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Oyarzun R.,University of La Serena | Stockle C.,Washington State University | Whiting M.,Irrigated Agriculture Research and Extension Center
Chilean Journal of Agricultural Research | Year: 2010

As a necessary step towards understanding soil water extraction and plant water relationships, the components of hydraulic conductance (K) of mature sweet cherry (Prunus avium L.) trees were evaluated in situ based on a Ohm ́s law analog method. In June 2004, K was determined for 10-yr-old 'Bing'/'Gisela® 5' trees, from simultaneous measurements of whole canopy gas exchange and leaf (sunlit and shaded) and stem water potentials (Ψ). Leaf water potential of sunlit leaves was lower than shaded leaves, reaching minimum values of ca. -2.3 MPa around 14:00 h (solar time). Average total hydraulic conductance was 60 ± 6 mmol s-1 MPa-1, presenting a slight decreasing trend as the season progressed. The analysis of tree K components showed that it was higher on the stem-leaf pathway (150 ± 50 mmol s-1 MPa-1), compared to the root-stem component (100 ± 20 mmol s-1 MPa-1), which is in agreement with literature reports for other fruit trees. A weak hysteresis pattern in the daily relationship between whole-canopy transpiration (weighted sunlit and shaded leaves) vs. Ψ was observed, suggesting that water storage within the tree is not a significant component of sweet cherry water balance. Source


Zhou C.,Washington State University | Kandemir I.,Ankara University | Walsh D.B.,Washington State University | Walsh D.B.,Irrigated Agriculture Research and Extension Center | And 2 more authors.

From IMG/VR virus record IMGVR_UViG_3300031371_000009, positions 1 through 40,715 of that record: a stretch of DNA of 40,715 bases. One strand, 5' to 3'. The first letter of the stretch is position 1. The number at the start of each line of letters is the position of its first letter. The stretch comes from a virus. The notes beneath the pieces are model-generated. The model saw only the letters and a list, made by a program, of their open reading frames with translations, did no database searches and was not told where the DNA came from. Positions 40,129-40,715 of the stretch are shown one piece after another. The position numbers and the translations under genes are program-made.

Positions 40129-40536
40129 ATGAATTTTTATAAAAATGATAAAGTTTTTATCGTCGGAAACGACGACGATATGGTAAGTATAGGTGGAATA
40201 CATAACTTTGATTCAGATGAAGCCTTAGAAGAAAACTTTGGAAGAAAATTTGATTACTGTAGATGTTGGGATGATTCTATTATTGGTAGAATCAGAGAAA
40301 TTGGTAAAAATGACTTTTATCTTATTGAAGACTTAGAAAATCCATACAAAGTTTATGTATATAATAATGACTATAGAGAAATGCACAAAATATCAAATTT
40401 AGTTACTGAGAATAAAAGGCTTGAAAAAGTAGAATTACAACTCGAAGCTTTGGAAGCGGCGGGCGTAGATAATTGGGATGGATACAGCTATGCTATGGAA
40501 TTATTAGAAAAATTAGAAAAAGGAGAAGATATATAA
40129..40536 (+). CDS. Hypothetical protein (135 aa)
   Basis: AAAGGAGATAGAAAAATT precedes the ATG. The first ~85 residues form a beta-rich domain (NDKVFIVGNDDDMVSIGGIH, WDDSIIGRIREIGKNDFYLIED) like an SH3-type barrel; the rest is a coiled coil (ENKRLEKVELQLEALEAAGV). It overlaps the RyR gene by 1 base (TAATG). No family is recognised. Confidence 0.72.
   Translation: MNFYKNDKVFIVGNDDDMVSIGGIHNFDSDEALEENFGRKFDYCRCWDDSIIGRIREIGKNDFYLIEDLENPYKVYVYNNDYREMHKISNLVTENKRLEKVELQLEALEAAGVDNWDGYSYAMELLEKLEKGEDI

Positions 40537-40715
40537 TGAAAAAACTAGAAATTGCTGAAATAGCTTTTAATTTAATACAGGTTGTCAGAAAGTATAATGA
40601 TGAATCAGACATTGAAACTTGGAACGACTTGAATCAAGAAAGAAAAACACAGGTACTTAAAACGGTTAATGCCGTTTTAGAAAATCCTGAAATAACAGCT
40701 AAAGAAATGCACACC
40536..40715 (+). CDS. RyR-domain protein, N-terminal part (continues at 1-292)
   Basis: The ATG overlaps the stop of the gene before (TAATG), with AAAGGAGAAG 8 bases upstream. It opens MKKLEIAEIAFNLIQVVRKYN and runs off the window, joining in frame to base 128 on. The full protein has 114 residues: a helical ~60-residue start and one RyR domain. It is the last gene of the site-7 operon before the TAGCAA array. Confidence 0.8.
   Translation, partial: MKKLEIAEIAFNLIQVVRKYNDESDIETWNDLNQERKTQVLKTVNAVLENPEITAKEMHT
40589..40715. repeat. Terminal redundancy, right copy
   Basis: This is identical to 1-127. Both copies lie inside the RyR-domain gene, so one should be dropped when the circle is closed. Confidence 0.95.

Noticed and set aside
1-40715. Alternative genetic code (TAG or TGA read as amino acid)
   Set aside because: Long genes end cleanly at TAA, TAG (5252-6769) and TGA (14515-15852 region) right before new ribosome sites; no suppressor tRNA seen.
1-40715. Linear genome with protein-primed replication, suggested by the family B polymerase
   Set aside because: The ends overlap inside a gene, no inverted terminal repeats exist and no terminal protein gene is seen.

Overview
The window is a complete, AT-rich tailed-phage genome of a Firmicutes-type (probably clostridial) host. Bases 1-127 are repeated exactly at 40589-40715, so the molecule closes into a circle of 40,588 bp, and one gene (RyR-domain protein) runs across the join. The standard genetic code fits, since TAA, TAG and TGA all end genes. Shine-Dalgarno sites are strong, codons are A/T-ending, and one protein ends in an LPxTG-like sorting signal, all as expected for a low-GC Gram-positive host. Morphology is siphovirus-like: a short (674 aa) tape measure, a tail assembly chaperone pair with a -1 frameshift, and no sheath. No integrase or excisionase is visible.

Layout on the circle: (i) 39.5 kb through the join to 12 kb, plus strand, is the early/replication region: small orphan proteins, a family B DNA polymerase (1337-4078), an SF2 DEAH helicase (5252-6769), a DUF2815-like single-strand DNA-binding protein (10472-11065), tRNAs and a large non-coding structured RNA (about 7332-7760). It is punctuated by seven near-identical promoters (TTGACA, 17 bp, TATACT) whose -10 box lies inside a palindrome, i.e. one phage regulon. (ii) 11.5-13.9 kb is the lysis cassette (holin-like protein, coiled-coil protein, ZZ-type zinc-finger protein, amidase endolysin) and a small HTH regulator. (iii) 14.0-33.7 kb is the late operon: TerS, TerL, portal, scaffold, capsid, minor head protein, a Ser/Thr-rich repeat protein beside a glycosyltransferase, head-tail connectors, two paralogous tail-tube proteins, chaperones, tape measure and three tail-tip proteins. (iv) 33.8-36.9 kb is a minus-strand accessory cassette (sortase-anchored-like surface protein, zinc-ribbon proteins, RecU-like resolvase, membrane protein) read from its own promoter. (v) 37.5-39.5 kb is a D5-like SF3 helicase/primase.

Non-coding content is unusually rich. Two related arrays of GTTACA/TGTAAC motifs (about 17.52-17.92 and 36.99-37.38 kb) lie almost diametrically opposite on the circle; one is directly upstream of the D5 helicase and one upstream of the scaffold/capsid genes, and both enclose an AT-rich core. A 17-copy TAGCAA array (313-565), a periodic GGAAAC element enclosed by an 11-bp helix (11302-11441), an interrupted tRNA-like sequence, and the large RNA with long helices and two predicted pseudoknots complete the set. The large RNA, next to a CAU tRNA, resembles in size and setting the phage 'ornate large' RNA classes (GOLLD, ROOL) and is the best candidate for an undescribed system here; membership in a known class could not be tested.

PLoS ONE | Year: 2012

Background: The western tarnished plant bug Lygus hesperus is an economically important pest that belongs to a complex of morphologically similar species that makes identification problematic. The present study provides evidence for the use of DNA barcodes from populations of L. hesperus from the western United States of America for accurate identification. Methodology/Principal Findings: This study reports DNA barcodes for 134 individuals of the western tarnished plant bug from alfalfa and strawberry agricultural fields in the western United States of America. Sequence divergence estimates of <3% reveal that morphologically variable individuals presumed to be L. hesperus were accurately identified. Paired estimates of F st and subsequent estimates of gene flow show that geographically distinct populations of L. hesperus are genetically similar. Therefore, our results support and reinforce the relatively recent (<100 years) migration of the western tarnished plant bug into agricultural habitats across the western United States. Conclusions/Significance: This study reveals that despite wide host plant usage and phenotypically plastic morphological traits, the commonly recognized western tarnished plant bug belongs to a single species, Lygus hesperus. In addition, no significant genetic structure was found for the geographically diverse populations of western tarnished plant bug used in this study. © 2012 Zhou et al. Source


Kimura E.,Texas AgriLife Research Center | Fransen S.C.,Irrigated Agriculture Research and Extension Center | Collins H.P.,U.S. Department of Agriculture | Guy S.O.,Washington State University | Johnston W.J.,Washington State University
Biomass and Bioenergy | Year: 2015